CHEMREC I – 2024: 1st International Conference on Thermochemical Recycling of Plastics

Malaga, Spain

April 28 – May 2, 2024
Malaga, Spain

About This Conference

The conference will be a forum for discussion of the advances in thermochemical technologies for chemical recycling of plastic and plastic waste (e.g., pyrolysis, gasification, hydrogenolysis). The refining and/or upgrading of resulting product intermediates using standalone facilities or co-processed taking advantage of existing infrastructure will be also an important topic for this conference.

Final products are derived after proper fractionation, isolation, purification and/or upgrading, and contributions addressing the processing to marketable materials, chemicals and fuels are especially invited. This discussion will include techno-economic analyses and life cycle assessments.

The conference will also offer a platform to those who are able to report on commercially successful processes.

ChemRec I will be the first conference exclusively dedicated to thermochemical processing of plastic waste, and thus will be an important event to foster friendly and deep face-to-face discussions that could further catalyze the growth of this industry.

Conference Organization


Sascha Kersten

Sascha Kersten
University of Twente
The Netherlands

Pilar Ruiz

M. Pilar Ruiz
Maastricht University
The Netherlands

Erik Heeres

Erik Heeres
University of Groningen
The Netherlands

Main Themes and Format

  1. Characterization and pretreatment of plastic waste feedstocks (e.g., for contaminants removal).
  2. Fundamentals of pyrolysis, liquefaction, gasification and catalytic depolymerization technologies (reaction mechanisms, reaction kinetics, product selectivity, effects of heat and mass transfer limitations, catalysis).
  3. Reactor development and modelling (testing and modelling of lab-scale units)
  4. Process development and integration (testing of fully continuous laboratory setups and pilot installations providing a full mass balance closure, including pre-treatment, reaction and product separation).
  5. Product characterization, separation and upgrading (refers to chemical characterization, isolation, purification and post treatment / upgrading of the products from pyrolysis or liquefaction to e.g., remove contaminants/impurities.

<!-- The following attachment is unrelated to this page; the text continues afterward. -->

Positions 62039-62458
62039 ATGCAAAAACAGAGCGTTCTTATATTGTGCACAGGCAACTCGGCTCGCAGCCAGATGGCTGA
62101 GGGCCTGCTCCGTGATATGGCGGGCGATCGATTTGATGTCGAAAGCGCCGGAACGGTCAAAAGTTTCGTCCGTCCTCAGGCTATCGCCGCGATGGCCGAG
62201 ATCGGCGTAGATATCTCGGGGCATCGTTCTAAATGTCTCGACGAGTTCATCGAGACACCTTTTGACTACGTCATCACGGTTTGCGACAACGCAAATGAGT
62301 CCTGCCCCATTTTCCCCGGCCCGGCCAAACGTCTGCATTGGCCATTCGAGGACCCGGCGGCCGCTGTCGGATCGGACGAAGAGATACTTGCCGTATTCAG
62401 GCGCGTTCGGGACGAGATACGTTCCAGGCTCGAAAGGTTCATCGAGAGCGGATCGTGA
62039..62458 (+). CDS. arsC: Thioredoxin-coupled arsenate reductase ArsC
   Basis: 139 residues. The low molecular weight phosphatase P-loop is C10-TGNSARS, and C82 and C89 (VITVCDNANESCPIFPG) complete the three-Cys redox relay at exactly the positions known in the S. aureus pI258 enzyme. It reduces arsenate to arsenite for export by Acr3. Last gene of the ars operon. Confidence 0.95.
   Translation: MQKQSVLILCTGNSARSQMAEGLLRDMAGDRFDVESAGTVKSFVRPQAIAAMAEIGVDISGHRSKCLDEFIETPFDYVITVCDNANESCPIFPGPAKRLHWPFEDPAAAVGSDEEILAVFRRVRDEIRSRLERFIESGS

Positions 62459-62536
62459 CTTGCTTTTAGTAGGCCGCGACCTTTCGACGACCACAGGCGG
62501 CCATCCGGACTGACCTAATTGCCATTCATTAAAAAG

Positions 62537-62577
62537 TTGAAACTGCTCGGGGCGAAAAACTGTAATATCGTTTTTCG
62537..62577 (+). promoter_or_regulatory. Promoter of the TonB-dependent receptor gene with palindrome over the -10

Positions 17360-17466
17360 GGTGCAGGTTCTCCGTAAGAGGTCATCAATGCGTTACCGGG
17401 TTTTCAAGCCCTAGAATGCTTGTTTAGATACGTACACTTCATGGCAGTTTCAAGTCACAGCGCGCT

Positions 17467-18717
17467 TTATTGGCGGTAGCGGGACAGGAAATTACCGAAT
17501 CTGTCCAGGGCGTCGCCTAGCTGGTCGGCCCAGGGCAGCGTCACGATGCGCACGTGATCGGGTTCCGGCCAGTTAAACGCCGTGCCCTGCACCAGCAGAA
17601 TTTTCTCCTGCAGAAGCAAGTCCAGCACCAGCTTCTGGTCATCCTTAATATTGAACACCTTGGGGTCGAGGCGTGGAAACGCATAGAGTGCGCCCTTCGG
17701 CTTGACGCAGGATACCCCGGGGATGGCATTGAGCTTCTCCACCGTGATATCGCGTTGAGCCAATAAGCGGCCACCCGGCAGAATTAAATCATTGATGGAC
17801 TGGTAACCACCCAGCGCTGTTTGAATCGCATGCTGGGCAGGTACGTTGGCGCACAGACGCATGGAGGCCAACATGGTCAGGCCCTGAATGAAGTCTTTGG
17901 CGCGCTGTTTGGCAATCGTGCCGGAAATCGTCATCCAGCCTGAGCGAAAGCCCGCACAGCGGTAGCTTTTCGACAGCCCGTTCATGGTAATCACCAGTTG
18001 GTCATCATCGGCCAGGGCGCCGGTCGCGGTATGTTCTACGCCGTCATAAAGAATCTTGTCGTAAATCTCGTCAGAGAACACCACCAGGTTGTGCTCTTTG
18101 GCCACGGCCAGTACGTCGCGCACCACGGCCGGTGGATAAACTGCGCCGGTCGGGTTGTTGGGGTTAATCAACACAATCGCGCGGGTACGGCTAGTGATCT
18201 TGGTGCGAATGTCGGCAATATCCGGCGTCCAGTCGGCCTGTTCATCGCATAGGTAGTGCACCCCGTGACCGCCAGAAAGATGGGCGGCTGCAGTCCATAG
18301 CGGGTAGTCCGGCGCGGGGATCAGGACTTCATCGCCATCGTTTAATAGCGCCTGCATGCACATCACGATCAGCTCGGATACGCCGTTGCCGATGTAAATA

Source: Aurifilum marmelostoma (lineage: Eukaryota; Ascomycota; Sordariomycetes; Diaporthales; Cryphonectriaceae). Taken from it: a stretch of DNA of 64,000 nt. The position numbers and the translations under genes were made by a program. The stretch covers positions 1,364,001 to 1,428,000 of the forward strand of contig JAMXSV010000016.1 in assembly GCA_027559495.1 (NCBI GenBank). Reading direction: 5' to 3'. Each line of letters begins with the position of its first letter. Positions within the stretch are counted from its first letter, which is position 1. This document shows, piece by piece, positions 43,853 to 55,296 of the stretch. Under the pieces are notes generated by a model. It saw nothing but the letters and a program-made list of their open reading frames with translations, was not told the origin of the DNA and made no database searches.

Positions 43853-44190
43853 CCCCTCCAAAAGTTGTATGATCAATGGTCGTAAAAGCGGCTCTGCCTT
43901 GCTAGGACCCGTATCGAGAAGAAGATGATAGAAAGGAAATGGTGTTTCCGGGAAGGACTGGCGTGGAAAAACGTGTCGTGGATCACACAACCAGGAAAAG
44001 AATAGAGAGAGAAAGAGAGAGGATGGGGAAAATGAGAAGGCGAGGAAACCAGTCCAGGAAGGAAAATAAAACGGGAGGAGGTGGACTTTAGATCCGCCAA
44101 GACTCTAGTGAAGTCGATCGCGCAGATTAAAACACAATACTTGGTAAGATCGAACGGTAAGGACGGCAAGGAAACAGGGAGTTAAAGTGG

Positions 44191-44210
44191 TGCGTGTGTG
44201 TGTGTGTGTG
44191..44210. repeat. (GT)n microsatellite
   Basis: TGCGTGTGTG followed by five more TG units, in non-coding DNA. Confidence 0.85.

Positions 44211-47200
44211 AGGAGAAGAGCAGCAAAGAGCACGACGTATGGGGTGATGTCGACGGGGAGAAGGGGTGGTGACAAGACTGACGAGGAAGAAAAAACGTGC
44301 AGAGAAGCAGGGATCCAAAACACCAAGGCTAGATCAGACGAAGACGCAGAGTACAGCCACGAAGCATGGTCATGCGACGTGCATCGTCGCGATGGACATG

6. Successful demonstration, scale-up and commercialization

The format of the conference will be the “retreat-style Banff-format”. There will be no parallel sessions to allow all participants to be exposed and contribute to all presentations. Apart from 4 plenary lectures of 30 minutes each, the regular contributions will consist of short oral presentations (10~15 minutes + 2 min for change of speaker). Each presentation, however, will also be accompanied by a poster, to be presented normally during the social hour after dinner. The poster session will allow ample time for questions and answers and informal discussion between presenter and interested participants. Additional free-forum poster presentations will also be invited.

Networking time will be allowed during each afternoon. This will allow participants to engage in informal discussions and to spend time together enjoying the many beautiful outdoors activities available in the region.

Keynote Speakers

Katrina Knauer (NREL, USA)

Title: Catalytic Deconstruction & Upcycling of Plastic Waste in the BOTTLE Consortium

Bio: Dr. Katrina Knauer is a polymer chemist who has dedicated her scientific career to solving the plastic waste problem. She completed the BASF PhD Leadership Development Program (LDP) in 2018 before taking a Senior Scientist role in BASF’s Plastics Division. Her research efforts focused on advanced recycling technologies which ultimately led her to leading Materials Innovation R&D at Novoloop, a chemical recycling startup. In 2021, Dr. Knauer joined the National Renewable Energy Laboratory (NREL) in as the Chief Technology Officer (CTO) of the Department of Energy’s BOTTLE Consortium where she is developing sustainable technologies to chemically upcycle today’s existing plastic waste streams and develop new plastics for the future that are recyclable by design.